Seeking the Simple SolutionApril 20, 2010 Posted by: Joe Morgan
Note to our readers: We originally published the following commentary on February 24, 2009. It lays out Joe's suggested five-step plan toward recovery. We are now more than a year forward and we have yet to begin step one, though there are some rumblings regarding a debate on mortgage market reform.
It doesn't matter what you do or say
Just forget the things that you've been told
We can't do it any other way
Everybody's got to rock and roll.
I'm a firm believer in the "KISS" methodology: Keep It Simple, Stupid.
So, when I think about the overall economy and the mess we are in, a simple solution naturally pops into mind. I haven't been able to discredit it, so I must share it with you. Please tell me if I go off track:
Step 1: Determine what to do with Fannie Mae and Freddie Mac.
Without diving into actual solutions, several decisions must be made. Unfortunately, Congress is dragging its feet as it does not want to kill these cash cows, if at all possible, and every viable solution seems to include doing so.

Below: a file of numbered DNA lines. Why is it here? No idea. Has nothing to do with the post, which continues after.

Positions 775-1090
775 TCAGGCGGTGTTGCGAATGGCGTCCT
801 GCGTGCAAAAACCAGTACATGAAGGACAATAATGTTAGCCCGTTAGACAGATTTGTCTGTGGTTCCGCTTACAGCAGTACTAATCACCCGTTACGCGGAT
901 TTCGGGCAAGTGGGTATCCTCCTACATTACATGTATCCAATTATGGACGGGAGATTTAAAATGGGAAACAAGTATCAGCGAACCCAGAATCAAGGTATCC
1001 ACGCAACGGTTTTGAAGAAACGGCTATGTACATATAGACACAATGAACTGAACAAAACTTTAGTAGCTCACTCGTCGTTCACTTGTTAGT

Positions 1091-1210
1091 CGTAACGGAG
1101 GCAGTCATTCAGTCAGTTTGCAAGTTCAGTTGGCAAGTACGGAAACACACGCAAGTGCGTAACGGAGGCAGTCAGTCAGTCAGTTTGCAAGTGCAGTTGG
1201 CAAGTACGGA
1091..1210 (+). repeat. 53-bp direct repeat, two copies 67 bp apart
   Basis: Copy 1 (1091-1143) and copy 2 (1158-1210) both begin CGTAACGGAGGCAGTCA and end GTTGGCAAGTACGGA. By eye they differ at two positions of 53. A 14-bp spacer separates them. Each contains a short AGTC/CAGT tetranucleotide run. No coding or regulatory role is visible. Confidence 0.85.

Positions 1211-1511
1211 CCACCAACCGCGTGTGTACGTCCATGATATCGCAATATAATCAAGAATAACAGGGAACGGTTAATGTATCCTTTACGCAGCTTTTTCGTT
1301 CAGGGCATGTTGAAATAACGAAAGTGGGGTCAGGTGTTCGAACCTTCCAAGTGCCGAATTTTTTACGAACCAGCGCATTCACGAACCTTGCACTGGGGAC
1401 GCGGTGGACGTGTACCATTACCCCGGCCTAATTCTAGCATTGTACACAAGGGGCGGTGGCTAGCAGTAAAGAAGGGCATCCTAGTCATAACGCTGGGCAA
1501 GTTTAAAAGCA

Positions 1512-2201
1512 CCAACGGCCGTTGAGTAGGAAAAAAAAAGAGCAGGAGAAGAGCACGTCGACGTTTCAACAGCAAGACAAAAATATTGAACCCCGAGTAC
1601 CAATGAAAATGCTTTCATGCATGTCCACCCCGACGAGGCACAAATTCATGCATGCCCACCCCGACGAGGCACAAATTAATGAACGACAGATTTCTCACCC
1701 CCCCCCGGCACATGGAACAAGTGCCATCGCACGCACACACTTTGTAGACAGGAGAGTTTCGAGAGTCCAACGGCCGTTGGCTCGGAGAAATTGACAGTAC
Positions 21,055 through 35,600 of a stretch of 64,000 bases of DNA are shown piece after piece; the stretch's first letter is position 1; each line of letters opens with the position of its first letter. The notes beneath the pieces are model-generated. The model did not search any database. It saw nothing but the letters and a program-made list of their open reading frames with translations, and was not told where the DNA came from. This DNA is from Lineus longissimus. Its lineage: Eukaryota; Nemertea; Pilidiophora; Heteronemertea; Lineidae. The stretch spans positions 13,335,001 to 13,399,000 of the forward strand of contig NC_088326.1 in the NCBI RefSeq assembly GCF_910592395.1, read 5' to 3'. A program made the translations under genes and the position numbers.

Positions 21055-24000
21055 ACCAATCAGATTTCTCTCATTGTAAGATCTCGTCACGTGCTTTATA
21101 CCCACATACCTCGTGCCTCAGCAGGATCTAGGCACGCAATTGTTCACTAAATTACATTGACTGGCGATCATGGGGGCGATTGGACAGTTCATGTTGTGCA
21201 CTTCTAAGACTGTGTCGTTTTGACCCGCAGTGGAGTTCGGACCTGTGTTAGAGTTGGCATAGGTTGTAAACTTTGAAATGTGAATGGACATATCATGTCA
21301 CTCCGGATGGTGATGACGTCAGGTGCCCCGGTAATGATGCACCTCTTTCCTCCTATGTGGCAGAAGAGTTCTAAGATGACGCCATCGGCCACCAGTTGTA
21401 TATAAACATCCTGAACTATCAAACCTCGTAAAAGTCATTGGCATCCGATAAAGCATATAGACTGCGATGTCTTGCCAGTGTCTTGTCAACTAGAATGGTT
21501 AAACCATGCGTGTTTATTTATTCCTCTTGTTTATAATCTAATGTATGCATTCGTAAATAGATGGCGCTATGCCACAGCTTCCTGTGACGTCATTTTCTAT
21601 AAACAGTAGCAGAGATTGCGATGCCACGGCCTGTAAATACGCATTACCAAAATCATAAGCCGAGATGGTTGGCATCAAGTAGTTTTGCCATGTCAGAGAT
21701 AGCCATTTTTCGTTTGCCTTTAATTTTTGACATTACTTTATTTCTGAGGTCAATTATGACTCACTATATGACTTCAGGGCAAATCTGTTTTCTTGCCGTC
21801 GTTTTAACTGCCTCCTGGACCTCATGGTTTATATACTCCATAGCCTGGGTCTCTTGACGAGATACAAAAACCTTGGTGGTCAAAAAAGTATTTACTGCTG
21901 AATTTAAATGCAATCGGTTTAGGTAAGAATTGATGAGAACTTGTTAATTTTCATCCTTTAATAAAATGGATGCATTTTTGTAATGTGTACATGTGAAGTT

Step 2: Other large private institutions will determine how they fit into the new mortgage market.
If you were the CEO of a Wells Fargo or a Bank of America and woke up tomorrow with an undeniable desire to reenter the mortgage market in force, you would not do so. Why? Because Fannie and Freddie make up about 45 percent of the total market and until Congress points them in a general direction, you will not step out in front. Fannie and Freddie must take the lead, but other large institutions will surely follow as there are tremendous fees to be made in this $13 trillion market.
Step 3: Housing prices will stabilize.
With a functioning mortgage market providing loans to qualified borrowers in reasonable terms, home purchases will rise and home prices will stabilize. Without a functioning mortgage market, home prices will never stabilize at levels that require leveraged purchases.
Step 4: Consumer confidence will return.
Once home prices feel solid and perhaps even poised to rise at a reasonable pace,...Read More